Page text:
Large is an upstanding young man. He has stepped up in his father's absence. His wood chopping and water fetching skills are above par. And once the under the breath back talk has ceased, we all will be a bit more chipper. His tongue isn't as sharp as mine, yet. That withstanding, I think he will prove himself exceptional to this world.
Tonight I found myself unable to back down the driveway. The rain has come down in sheets throughout the day. Large had taken the bus home and arrived hours before us. Medium and Small are in an after school program. It's mainly for Small's bennifit. He still is pessimistic about it all. I digress, it was well after dark by the time we made it to the top of our ridge. As I drove down the access road, I could feel the tires squish into mud. As I pointed the truck's nose down the driveway I slid quickly into part of our overgrown top field. The boys yelled, similar to my stop scream from the other night. The truck jerked to a halt. I reversed, and struggled to get out of the hole I had created. I texted Small Farm Girl to gritch. We parked, and walked down. Small comforting me on the way, "the raccoons won't eat your face mom." I barked in laughter. My sweet boy, so concerned about my fictitious fear. He knows that I am not scared of raccoons eating my face, he was talking to aliviate his own fears.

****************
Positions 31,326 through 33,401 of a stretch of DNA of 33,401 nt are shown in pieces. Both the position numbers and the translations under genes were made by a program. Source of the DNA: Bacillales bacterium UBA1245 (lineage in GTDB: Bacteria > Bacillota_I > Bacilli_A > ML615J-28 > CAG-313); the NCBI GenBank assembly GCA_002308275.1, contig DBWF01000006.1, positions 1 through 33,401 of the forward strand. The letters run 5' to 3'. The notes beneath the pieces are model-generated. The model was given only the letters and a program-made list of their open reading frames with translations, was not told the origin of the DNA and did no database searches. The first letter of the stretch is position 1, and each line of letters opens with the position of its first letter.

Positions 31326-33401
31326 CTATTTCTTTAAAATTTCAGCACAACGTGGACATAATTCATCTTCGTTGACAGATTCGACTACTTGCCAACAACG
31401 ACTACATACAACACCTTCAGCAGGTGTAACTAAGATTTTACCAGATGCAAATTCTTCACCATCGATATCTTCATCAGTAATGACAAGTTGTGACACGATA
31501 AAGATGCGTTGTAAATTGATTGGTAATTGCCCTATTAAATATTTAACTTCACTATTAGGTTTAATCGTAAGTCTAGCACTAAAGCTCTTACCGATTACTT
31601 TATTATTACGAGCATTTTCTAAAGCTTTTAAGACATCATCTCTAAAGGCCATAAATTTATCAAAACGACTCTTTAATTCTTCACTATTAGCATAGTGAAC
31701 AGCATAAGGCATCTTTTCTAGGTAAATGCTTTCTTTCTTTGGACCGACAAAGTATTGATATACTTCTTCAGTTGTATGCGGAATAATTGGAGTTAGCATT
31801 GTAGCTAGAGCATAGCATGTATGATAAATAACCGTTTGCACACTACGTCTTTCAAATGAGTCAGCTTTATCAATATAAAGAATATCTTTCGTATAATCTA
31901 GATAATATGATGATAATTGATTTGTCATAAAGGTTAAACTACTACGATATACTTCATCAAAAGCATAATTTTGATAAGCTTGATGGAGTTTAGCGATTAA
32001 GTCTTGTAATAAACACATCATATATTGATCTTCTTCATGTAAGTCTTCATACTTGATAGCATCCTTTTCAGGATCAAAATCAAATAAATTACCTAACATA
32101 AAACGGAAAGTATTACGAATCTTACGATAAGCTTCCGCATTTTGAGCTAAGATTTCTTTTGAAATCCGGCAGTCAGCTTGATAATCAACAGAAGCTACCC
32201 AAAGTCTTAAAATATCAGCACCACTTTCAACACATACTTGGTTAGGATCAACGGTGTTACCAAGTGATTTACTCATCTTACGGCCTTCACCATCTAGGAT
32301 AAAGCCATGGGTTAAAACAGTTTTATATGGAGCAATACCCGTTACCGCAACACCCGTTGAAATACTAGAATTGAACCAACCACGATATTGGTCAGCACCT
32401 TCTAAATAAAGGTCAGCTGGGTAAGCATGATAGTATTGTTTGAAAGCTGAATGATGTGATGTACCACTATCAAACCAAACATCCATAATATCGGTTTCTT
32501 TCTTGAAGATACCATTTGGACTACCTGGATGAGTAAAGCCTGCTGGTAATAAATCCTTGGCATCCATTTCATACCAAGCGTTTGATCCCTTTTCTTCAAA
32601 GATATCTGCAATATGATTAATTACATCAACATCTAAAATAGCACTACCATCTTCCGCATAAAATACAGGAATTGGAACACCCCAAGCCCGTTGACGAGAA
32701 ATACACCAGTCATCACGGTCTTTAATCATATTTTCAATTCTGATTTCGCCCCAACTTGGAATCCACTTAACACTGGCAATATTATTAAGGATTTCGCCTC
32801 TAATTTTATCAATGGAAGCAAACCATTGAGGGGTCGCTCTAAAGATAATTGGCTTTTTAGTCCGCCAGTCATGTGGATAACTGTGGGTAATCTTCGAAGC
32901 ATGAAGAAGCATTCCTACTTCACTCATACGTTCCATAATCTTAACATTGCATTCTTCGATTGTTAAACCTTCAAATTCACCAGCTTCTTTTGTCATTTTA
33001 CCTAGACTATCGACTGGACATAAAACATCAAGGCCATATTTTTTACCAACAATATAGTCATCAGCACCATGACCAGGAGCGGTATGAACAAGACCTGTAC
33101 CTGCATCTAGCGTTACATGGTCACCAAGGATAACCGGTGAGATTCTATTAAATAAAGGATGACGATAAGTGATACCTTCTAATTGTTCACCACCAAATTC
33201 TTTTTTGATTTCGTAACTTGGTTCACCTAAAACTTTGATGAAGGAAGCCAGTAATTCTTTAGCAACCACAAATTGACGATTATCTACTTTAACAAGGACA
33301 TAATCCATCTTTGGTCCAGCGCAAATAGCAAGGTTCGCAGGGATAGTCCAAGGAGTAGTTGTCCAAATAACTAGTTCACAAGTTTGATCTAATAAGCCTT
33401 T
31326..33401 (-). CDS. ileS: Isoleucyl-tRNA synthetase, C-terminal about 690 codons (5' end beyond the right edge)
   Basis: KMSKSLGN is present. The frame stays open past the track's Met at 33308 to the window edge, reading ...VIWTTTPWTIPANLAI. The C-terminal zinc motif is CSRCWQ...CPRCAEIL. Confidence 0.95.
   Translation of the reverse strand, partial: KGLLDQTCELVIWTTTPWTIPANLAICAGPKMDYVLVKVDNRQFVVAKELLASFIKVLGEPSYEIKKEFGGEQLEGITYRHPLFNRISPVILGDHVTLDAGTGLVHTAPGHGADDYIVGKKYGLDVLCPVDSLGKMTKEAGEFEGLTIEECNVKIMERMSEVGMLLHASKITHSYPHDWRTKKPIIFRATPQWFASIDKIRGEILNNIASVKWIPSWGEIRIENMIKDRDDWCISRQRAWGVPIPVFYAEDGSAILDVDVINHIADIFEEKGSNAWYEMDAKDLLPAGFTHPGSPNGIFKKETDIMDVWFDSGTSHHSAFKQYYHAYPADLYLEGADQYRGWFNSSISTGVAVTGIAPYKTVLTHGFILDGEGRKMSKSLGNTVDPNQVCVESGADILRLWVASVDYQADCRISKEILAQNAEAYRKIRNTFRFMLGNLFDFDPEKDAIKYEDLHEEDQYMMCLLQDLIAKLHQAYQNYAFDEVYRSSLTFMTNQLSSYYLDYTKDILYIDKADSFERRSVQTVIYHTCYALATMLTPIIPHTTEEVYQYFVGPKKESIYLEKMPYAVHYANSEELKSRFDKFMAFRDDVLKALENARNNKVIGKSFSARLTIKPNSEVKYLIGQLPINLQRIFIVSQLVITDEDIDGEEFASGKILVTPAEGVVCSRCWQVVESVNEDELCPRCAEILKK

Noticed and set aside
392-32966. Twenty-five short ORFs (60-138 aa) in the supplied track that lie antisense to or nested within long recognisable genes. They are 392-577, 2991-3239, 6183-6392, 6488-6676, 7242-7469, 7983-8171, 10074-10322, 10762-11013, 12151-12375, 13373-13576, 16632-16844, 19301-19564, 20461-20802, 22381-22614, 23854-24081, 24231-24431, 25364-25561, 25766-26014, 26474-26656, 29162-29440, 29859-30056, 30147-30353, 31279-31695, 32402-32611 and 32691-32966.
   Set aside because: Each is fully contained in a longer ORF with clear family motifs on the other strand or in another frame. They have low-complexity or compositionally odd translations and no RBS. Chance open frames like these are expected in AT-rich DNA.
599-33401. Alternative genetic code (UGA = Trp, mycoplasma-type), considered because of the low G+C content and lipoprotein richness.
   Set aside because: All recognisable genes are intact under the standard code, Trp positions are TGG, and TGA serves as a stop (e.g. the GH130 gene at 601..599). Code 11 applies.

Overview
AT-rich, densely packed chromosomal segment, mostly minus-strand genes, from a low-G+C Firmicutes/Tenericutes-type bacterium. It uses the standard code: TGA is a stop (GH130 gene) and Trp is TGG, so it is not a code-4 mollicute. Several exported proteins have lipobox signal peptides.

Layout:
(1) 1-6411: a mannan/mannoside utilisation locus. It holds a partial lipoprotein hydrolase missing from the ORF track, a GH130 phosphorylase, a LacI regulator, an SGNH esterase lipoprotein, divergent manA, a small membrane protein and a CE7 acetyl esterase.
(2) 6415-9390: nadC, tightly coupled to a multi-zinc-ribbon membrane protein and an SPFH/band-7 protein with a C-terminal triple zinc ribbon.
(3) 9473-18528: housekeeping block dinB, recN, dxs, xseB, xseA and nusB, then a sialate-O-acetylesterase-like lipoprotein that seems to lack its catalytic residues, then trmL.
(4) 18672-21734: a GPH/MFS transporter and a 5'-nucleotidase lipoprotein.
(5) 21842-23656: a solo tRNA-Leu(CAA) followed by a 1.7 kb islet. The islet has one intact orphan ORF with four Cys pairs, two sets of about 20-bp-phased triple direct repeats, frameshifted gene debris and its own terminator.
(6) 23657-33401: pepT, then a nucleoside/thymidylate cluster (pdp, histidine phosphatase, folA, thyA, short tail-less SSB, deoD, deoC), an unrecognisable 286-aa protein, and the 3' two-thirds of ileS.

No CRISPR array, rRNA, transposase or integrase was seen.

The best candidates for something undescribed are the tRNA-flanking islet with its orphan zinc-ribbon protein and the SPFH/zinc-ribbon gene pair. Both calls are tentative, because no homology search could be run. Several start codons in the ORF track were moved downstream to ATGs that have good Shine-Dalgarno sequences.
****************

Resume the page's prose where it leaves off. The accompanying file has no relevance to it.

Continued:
The rain fell, cold needle like drops, down on us as we walked the dark path. The three of us laughing, whistling and scaring each other about horror movie ideas. Finally the trees canopied over us, and we had a slight reprieve from the chilled water. But the small streams of rushing water tripped us up, sliding here and there. As the descent became steeper, the mangled mess of washed down leaves became thicker and the mud threatened to keep our shoes. Yet we managed to make it to the grassy flats with little damage. And that's when we heard the water rushing through our creek. Loud and authoritative. If the sun had been lighting our way I would have obeyed its command of attention. We walked on, and discovered, for the first time, our wash was flooded, and feeding the greedy creek. The boys and I crossed quickly, soaking are feet. The water burned with the coolness. And we sloshed the rest of the way home jovially.
Large greeted us with a lamp and a roaring fire.
My nights are lonely without Husband. But for now, this is how it must be. If we are to keep everything we have struggled for, if we are to flourish, then Husband must travel the thousand miles to work. He will be home soon, if only for a visit. And I yearn for that reunion.